Molecular breeding for important food security crops in Africa;
    Plant transformation to address food insecurity in Africa;
    Plant-microbe interactions;
    Tissue culture and virus indexing for production of virus-free planting materials in Africa;
    Orphan/underutilized species of crops and livestock;
    Crop pests, pathogens and weed management research, including biological control;
    Microbial technology for improving adaptation of staple food crops and forages to biotic and abiotic stresses;
    Rapid diagnostics for crop, livestock and fish diseases;
    Genomics, bioinformatics and metagenomics including microbial discovery;
    Studies on climate-smart forage grasses and mixed livestock-crop systems;
    Microbial technology for improving adaptation of staple food crops and forages to biotic and abiotic stresses;
    Soil health in agricultural systems;
    Improved control of parasitic pathogens of plants (bacteria, fungi, oomycetes) that cause enormous economic losses as well as environmental damage in natural ecosystems (e.g.: Phytophthora infestans that causes potato blight).

    Dateline for submission: 30th June 2018

    Illustration Photo: Scientists work in a laboratory at the International Livestock Research Institute in Nairobi, Kenya. (credits: Kate Holt / Africa Practice / ...

    Posted By Ag Sustainability And Innovation
    1 years, 5 months ago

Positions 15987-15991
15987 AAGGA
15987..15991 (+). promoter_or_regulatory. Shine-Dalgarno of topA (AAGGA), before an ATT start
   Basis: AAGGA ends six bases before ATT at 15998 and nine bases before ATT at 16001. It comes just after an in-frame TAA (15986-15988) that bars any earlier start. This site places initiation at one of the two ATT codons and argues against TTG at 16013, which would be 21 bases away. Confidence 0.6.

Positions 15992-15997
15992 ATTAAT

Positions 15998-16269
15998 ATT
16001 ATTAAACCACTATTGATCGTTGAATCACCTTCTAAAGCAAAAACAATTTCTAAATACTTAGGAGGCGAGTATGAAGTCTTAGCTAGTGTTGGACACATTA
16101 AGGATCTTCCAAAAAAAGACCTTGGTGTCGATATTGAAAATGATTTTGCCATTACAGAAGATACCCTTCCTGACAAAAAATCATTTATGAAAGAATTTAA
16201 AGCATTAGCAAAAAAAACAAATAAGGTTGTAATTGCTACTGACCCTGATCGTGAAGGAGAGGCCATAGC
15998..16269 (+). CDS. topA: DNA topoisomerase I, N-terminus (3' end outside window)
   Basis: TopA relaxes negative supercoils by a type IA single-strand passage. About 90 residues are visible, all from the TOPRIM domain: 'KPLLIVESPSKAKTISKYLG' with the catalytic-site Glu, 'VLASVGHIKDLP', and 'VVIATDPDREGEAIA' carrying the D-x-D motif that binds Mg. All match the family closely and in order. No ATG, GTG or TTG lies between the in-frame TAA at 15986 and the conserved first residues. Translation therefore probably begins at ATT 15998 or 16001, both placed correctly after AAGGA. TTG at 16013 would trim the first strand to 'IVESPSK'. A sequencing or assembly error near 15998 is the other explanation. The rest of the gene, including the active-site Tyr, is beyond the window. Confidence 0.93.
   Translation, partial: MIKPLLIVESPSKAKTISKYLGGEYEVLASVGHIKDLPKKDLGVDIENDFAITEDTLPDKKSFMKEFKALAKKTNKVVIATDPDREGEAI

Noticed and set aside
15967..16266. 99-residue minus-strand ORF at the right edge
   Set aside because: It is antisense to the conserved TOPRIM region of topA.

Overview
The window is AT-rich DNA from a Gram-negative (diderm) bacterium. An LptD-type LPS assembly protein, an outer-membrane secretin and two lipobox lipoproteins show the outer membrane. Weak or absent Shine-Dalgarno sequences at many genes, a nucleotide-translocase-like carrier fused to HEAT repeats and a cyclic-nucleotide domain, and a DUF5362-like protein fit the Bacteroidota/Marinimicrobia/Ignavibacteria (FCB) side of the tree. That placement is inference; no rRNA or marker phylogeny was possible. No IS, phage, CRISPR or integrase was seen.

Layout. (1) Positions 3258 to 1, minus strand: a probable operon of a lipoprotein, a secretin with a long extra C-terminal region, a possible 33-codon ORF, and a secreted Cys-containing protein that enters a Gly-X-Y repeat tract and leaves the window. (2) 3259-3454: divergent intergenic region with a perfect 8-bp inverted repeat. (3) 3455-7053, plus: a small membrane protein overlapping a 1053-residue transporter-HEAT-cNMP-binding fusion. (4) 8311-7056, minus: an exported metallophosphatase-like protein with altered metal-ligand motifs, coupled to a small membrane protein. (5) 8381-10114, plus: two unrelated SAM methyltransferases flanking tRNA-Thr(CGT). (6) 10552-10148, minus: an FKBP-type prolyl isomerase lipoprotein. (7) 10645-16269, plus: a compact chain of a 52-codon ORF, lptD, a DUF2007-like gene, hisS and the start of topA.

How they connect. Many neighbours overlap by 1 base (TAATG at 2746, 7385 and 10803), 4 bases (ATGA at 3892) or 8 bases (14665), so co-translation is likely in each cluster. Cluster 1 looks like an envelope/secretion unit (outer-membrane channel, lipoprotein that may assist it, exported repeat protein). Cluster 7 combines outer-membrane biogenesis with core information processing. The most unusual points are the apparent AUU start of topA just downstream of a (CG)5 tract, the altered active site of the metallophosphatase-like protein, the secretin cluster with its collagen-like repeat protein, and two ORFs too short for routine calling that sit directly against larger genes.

3D Printed e-Tongue (for soil analysis)

    Authors: Gabriel Gaál, Tatiana A. da Silva, Vladimir Gaál, Rafael C. Hensel, Lucas R. Amaral, Varlei Rodrigues and Antonio Riul Jr.

    Journal Title: Frontiers in Chemistry

    ISSN: 2296-2646 (Online)

    Publisher: Frontiers Media S.A.

    Nowadays, one of the biggest issues addressed to electronic sensor fabrication is the build-up of efficient electrodes as an alternative way to the expensive, complex and multistage processes required by traditional techniques. Printed electronics arises as an interesting alternative to fulfill this task due to the simplicity and speed to stamp electrodes on various surfaces. Within this context, the Fused Deposition Modeling 3D printing is an emerging, cost-effective and alternative technology to fabricate complex structures that potentiates several fields with more creative ideas and new materials for a rapid prototyping of devices. We show here the fabrication of interdigitated electrodes using a standard home-made CoreXY 3D printer using transparent and graphene-based PLA filaments. Macro 3D printed electrodes were easily assembled within 6 min with outstanding reproducibility. The electrodes were also functionalized with different nanostructured thin films via dip-coating Layer-by-Layer technique to develop a 3D printed e-tongue setup. As a proof of concept, the printed e-tongue was applied to soil analysis. A control soil sample was enriched with several macro-nutrients to the plants (N, P, K, S, Mg, and Ca) and the discrimination was done by electrical impedance spectroscopy of water solution of the soil samples. The data was analyzed by Principal Component Analysis and the 3D printed sensor distinguished clearly all enriched samples despite the complexity of the soil chemical composition. The 3D printed e-tongue successfully used in soil analysis encourages further investments in developing new sensory tools for precision agriculture and other fields exploiting the simplicity and flexibility offered by the 3D printing techniques.

    Photo: Two noozle home-made CoreXY 3D printer used to produce the planar IDEs. Inset: 0.4 mm in diameter two nozzles setup. (credits: Gabriel Gaál, Tatiana A. da Silva, Vladimir Gaál, Rafael C. Hensel, Lucas R. Amaral, Varlei Rodrigues and Antonio Riul Jr.)